The whole thing is really just outside of the box of additive manufacturing, the way anybody has been thinking of it. I want to paint the picture for our listeners first. In your machine, instead of 3D printing the positive object, it’s going to 3D print the negative of that which is the mold around the outside of it. You’re going to inject either a polyurethane, urethane rubber or a medium soft silicon or a flame retardant polyurethane. I’d love to know the thoughts behind why you went after that one. Then, it’s going to dissolve after the resin is set. It’s going to dissolve away the mold. All that is done in the machine as a linear process, or do you actually remove it from the machine at any point to start a next one or something?
We can demystify that a little bit for you. What we do is we do an inverted SLA but with the DLP technology. We’re doing that continuously, like the carbons and whatnot, to produce the shells in the part, just like you said.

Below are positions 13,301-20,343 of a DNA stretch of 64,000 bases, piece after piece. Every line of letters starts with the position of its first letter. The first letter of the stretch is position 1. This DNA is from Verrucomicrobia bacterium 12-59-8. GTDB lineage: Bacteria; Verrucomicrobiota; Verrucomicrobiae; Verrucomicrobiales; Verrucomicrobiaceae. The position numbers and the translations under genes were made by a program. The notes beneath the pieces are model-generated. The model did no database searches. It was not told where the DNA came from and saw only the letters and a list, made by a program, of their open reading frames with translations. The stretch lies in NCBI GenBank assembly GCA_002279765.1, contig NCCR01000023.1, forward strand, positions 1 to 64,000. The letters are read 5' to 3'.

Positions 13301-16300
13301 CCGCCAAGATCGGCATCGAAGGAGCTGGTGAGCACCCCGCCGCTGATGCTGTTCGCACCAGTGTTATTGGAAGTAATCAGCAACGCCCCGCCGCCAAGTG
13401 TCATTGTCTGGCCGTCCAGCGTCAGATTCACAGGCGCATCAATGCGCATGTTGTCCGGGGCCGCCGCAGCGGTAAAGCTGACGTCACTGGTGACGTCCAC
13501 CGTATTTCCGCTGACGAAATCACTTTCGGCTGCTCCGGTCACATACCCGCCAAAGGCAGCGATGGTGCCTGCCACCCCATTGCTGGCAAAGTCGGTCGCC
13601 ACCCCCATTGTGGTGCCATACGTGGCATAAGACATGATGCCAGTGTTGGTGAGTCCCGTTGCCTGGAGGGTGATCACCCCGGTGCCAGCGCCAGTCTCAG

When we saw it, the shell is really thin. This is the mistake that most people think you have in mind what a mold is and you think of this big structure or big square thing around it. It’s not like that. It’s just a thin skin almost around what your part shape is.
Yes, it’s definitely been a confusion point. It’s part of why I try to, as much as I can, use the language that it’s a shell versus the mold, just because when I say shell, people tend to grasp it a little bit quicker. It’s on average about a three millimeter thick shell that is a negative of what your part would be. We print traditional mold-like features on to that. That includes your gate location for the material injection and venting for air. There’s a lot of complication around how you pipe all that back up to the build plate. That’s also printed structure, we print that piping. That gets into some of the secret sauce of how we do what we do, because it isn’t straightforward and it isn’t an easy thing to overcome. We do those things.